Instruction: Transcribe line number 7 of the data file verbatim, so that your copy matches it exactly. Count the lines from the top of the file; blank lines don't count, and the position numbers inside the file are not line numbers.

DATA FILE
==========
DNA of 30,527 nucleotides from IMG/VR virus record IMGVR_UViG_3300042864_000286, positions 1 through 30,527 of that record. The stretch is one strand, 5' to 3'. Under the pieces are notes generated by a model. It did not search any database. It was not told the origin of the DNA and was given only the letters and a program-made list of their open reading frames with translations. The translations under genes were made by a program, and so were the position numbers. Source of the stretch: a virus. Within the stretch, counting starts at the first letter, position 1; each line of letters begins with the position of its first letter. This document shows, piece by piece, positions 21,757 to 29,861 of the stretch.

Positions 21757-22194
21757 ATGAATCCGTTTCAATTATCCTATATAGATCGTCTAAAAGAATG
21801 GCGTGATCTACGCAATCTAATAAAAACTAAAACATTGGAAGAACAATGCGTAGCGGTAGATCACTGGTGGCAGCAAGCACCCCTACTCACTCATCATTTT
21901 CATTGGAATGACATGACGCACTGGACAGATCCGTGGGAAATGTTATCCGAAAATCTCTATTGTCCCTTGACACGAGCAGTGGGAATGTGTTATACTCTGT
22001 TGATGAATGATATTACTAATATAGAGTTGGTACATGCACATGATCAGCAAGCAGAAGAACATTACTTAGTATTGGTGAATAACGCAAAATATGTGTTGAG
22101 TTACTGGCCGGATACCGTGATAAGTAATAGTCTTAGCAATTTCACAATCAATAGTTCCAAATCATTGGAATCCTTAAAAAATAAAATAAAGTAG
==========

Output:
22101 TTACTGGCCGGATACCGTGATAAGTAATAGTCTTAGCAATTTCACAATCAATAGTTCCAAATCATTGGAATCCTTAAAAAATAAAATAAAGTAG